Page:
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Moynaq / Uzbekistan
We saw where Karimovs ship ran aground

A few days before we were supposed to arrive in Uzbekistan Karimov the president of said country kicked the bucket. We knew next to nothing of him or his country so we seized the opportunity to read a bit about him. Islam Karimov’s wiki isn’t very flattering, and we hoped that his unexpected death wouldn’t ignite a bloody struggle for power. Or even worse, that our travel plans would be jeopardized. Our experiences upon entering Uzbekistan didn’t promise much good so we started to expect North Korean circumstances. But the welcome we were given proved to be the only negative point of our trip. Against expectation for example we had normal internet acces, and the streets weren’t filled with military or police (except at the entrances of the subway, of which you’re not allowed to take pictures) and everybody made a relaxed impression on us.

We were hardly bothered by police either corrupt or not and I could fly almost everywhere within city boundaries with my drone (although I never really asked permission for this, but instead positioned myself out of sight on rooftops). Being asked by us, people said they were really content with Karimov’s leadership and therefore planned on voting for his prime minister, so as not to have too much change in the country. But then again, those people probably never knew anybody who was boiled alive by Karimov.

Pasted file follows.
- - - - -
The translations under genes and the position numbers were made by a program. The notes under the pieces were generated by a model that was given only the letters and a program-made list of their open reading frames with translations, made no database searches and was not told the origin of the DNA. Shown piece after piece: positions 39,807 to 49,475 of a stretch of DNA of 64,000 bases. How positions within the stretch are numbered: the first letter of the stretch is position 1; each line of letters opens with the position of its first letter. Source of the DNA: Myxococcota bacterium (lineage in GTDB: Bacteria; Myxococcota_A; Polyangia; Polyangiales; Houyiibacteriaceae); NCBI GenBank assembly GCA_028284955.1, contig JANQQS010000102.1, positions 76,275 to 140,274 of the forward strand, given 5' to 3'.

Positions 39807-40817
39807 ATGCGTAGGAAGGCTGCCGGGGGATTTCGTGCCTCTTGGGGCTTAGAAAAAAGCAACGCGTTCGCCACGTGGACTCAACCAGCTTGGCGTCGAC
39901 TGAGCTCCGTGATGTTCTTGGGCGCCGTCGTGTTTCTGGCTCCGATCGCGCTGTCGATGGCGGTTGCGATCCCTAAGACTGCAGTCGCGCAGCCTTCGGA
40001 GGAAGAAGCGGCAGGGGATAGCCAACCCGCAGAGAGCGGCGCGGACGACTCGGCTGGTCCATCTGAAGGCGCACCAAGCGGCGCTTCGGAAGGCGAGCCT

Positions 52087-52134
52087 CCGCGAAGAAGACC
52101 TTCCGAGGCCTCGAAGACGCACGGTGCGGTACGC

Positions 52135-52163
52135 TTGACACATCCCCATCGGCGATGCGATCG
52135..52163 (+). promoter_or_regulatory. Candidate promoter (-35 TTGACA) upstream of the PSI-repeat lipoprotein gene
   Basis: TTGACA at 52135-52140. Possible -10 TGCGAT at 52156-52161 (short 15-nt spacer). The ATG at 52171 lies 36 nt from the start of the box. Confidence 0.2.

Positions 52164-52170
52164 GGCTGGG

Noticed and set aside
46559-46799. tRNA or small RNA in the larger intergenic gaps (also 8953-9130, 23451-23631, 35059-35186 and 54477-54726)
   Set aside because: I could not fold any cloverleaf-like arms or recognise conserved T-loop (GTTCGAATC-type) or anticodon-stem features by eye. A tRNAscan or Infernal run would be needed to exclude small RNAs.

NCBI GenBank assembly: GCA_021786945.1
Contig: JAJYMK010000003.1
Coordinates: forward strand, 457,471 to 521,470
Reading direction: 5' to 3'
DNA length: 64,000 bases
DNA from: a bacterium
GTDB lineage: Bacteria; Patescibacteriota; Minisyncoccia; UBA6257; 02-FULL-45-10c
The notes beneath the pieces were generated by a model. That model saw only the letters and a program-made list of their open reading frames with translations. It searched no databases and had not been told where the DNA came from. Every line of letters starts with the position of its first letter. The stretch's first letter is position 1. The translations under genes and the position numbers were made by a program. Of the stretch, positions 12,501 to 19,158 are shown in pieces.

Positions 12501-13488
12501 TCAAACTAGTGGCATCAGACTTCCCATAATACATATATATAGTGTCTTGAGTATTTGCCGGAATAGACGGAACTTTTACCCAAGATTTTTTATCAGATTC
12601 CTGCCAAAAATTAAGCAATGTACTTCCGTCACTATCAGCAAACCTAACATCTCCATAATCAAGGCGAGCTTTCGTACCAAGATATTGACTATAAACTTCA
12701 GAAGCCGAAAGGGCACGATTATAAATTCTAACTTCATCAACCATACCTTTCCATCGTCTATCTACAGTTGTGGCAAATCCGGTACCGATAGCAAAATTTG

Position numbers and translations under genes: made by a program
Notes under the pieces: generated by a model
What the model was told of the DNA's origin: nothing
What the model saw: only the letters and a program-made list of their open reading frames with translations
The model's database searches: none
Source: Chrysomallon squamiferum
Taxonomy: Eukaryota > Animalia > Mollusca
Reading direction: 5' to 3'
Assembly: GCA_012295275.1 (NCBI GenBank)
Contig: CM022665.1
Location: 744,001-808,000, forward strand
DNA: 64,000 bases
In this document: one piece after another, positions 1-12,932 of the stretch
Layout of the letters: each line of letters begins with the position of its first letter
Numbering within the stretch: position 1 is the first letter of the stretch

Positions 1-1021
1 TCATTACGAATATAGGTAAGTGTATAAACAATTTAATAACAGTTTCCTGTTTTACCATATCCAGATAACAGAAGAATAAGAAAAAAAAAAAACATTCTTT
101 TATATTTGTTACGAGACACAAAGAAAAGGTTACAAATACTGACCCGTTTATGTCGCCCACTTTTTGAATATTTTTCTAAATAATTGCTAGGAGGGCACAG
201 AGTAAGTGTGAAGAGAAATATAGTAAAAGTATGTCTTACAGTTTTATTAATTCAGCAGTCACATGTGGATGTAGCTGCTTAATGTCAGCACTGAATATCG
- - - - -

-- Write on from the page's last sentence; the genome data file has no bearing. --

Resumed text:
Khiva / Uzbekistan
The bazaar at the west gate in Khiva

Beside torturing people Karimov also found time to turn Tashkent into a modern city by bulldozing the city flat an fill it with wide streets and modern empty buildings. As is customary in this region. But once we travelled further  into the country, finally we found ourselves in the thousand and one nights setting we had hoped for so much. For example driving along we saw cotton plantations on the side of the road where the slaves people were forced to harvest the cotton. The public treasury pockets of the leaders don’t fill themselves after all. Apart from that the old city centers of Bukhara and Khiva with their old slave markets, small alleys, ancient bazars, madrassas and mosques really gave us the idea that we had traveled back in time several centuries.

So in short, Karimov’s Uzbekistan is a beautiful country with a rich centuries old history (after the Khan brothers Timur conquered an empire from India to Egypt) that made a deep impression on us. Therefore we were looking forward eagerly at our next destination: Turkmenistan with it’s own presidictator.

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